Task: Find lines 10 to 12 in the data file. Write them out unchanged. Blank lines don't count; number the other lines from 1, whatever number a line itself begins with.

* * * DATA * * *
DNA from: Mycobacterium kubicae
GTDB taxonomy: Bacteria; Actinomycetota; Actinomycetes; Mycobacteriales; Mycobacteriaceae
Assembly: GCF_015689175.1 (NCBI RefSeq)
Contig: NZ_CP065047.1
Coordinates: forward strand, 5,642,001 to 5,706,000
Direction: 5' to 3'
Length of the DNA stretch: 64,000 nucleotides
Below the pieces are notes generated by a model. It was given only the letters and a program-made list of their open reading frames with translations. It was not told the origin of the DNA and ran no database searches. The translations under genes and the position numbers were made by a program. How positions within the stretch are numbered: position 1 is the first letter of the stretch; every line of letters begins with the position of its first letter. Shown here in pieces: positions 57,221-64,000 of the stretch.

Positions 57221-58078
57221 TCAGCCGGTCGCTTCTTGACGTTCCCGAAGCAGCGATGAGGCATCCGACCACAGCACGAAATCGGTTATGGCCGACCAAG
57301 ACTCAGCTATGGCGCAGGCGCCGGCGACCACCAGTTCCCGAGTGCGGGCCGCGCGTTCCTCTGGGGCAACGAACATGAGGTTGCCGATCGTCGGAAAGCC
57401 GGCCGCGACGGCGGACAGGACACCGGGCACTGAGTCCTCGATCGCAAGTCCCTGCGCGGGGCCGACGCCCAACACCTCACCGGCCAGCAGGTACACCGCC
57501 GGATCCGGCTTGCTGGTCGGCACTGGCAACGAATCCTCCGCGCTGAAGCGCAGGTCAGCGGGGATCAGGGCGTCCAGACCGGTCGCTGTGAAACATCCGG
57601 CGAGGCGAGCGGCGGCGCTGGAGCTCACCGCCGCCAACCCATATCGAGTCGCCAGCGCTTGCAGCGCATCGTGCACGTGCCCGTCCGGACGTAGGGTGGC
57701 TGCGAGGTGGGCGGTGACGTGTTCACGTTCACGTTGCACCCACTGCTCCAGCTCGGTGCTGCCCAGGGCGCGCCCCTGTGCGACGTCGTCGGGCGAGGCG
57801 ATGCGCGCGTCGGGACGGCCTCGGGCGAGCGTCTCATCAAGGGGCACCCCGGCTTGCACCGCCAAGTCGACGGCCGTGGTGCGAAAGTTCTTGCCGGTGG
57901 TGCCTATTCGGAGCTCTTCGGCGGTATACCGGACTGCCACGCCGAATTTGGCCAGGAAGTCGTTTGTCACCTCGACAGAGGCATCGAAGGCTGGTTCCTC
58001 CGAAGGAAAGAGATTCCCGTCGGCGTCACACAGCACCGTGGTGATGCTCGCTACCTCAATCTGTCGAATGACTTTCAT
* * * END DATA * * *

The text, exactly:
57221 TCAGCCGGTCGCTTCTTGACGTTCCCGAAGCAGCGATGAGGCATCCGACCACAGCACGAAATCGGTTATGGCCGACCAAG
57301 ACTCAGCTATGGCGCAGGCGCCGGCGACCACCAGTTCCCGAGTGCGGGCCGCGCGTTCCTCTGGGGCAACGAACATGAGGTTGCCGATCGTCGGAAAGCC
57401 GGCCGCGACGGCGGACAGGACACCGGGCACTGAGTCCTCGATCGCAAGTCCCTGCGCGGGGCCGACGCCCAACACCTCACCGGCCAGCAGGTACACCGCC